Content Is King

Today everybody is a content expert.

DSCN2216“Years ago we used to just call that communications,” said Jon Newman of the The Hodges Partnership. He was speaking to a group of PR practitioners about how content is king.

He challenged the audience to consider several questions, including:

  • How are we going to spread out the content?
  • How are we going to manage it?
  • Where are audiences getting the content?
  • What is competing for their attention?

Newman cited one study that said 90 percent of information comes from screens, whether it’s a computer, tablet or smartphone. People spend 4.4 hours of leisure time in front of screens.

“Think about what that means for your content,” he said.

One of the challenges for many is that with all the screens, more content is needed. Jon challenges that notion and suggests that most of us actually have more content than we realize. His recommendation is to conduct a content audit. One way to track is to use an editorial calendar. At least 20 percent of your content should be original and the rest can be from other sources. “Then it doesn’t look like you’re simply selling or pushing your content,” he says.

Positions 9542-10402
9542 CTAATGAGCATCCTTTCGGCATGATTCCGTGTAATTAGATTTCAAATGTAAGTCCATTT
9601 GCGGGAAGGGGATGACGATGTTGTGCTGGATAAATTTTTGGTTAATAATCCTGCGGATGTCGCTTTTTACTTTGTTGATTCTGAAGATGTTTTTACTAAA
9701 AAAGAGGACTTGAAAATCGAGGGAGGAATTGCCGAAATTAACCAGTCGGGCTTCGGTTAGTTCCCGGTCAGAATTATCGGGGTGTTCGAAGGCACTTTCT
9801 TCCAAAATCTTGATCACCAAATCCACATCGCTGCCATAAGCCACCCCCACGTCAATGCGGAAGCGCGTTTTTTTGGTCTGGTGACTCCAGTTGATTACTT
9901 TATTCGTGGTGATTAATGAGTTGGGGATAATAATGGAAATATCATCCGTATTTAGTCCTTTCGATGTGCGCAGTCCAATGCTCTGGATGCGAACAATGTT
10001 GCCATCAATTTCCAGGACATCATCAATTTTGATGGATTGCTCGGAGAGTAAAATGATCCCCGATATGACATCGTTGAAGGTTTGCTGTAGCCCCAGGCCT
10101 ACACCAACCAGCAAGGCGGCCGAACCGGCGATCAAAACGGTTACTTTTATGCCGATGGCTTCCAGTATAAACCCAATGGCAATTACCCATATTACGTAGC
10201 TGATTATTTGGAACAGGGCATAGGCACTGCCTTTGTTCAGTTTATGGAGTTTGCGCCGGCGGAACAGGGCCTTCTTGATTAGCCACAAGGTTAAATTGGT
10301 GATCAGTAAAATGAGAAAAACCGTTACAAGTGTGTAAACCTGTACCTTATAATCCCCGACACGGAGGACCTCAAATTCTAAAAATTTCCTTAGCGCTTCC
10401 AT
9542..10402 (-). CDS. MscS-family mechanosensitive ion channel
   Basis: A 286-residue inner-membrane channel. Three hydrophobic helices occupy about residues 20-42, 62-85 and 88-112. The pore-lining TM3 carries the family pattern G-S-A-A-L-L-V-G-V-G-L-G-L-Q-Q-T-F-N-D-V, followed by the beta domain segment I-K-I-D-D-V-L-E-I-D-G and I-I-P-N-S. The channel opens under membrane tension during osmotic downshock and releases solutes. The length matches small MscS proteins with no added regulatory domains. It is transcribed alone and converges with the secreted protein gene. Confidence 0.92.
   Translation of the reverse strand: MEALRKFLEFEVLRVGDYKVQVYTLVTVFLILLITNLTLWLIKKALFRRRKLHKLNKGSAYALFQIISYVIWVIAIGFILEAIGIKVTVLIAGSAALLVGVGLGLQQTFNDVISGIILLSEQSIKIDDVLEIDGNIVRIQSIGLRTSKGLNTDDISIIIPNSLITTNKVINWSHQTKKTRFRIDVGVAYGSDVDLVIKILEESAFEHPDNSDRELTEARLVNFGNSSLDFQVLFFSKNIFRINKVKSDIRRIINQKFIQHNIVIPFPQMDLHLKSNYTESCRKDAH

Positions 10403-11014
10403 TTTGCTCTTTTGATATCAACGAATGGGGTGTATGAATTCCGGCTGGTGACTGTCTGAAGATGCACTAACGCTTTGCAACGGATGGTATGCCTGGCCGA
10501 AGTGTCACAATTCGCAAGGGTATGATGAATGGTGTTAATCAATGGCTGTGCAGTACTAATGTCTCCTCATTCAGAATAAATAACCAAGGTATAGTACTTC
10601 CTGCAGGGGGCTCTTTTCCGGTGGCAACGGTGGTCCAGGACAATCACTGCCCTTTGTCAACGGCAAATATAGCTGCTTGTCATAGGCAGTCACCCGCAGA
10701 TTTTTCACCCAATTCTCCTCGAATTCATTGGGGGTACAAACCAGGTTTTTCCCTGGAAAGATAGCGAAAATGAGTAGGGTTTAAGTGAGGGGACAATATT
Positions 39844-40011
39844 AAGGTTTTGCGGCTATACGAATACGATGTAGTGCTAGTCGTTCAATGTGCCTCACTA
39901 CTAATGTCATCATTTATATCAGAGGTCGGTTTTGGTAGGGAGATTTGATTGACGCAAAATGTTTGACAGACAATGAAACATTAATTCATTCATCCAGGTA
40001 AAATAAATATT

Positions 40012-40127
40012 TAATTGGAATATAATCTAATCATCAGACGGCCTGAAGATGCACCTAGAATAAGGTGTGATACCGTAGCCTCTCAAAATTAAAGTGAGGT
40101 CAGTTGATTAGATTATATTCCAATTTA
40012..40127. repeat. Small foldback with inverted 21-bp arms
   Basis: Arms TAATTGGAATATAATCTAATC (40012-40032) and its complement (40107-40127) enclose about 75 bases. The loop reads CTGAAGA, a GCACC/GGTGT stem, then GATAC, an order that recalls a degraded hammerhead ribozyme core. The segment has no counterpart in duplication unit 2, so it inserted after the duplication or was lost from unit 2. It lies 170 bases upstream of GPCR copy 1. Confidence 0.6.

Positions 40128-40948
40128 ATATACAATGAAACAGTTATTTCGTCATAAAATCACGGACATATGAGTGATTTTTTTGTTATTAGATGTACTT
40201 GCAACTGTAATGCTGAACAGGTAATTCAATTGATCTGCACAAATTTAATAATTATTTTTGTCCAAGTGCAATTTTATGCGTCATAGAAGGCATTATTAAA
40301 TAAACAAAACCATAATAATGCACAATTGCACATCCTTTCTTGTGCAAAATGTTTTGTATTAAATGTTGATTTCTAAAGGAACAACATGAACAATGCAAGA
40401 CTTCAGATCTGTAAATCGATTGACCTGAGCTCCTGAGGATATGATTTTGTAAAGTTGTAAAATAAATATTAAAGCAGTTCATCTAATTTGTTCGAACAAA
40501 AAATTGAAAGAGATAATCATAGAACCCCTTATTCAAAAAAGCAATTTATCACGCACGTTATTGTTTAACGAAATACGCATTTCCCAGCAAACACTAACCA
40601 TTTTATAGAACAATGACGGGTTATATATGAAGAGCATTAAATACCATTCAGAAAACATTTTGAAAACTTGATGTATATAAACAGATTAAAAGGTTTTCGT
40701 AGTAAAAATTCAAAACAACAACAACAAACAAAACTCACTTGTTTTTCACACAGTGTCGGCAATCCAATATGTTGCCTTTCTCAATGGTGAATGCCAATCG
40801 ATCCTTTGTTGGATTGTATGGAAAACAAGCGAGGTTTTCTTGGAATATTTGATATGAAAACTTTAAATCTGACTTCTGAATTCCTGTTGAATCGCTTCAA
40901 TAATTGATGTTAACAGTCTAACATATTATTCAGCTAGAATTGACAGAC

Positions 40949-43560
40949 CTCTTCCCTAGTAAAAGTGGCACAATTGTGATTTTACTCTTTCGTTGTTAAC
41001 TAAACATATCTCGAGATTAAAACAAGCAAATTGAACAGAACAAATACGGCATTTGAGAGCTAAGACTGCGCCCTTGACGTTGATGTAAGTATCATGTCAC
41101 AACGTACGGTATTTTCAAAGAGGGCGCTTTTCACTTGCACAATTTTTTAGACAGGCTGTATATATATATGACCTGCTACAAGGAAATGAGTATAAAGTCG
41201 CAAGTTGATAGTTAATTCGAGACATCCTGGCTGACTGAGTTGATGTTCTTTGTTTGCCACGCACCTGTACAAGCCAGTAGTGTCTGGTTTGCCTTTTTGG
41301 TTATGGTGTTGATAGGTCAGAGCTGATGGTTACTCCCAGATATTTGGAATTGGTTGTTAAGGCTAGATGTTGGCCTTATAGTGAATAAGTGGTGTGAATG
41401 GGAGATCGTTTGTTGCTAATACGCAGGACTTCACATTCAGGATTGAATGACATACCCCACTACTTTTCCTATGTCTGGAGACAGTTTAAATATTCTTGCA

Once you know your sources of content and you know that people are using more screens, think about how you deliver the content. It’s okay to repeat content on different platforms because someone who follows you on Twitter may not read your blog. Sharing content visually is important, too, especially on screens. Most importantly, content must break through the clutter – quality counts.

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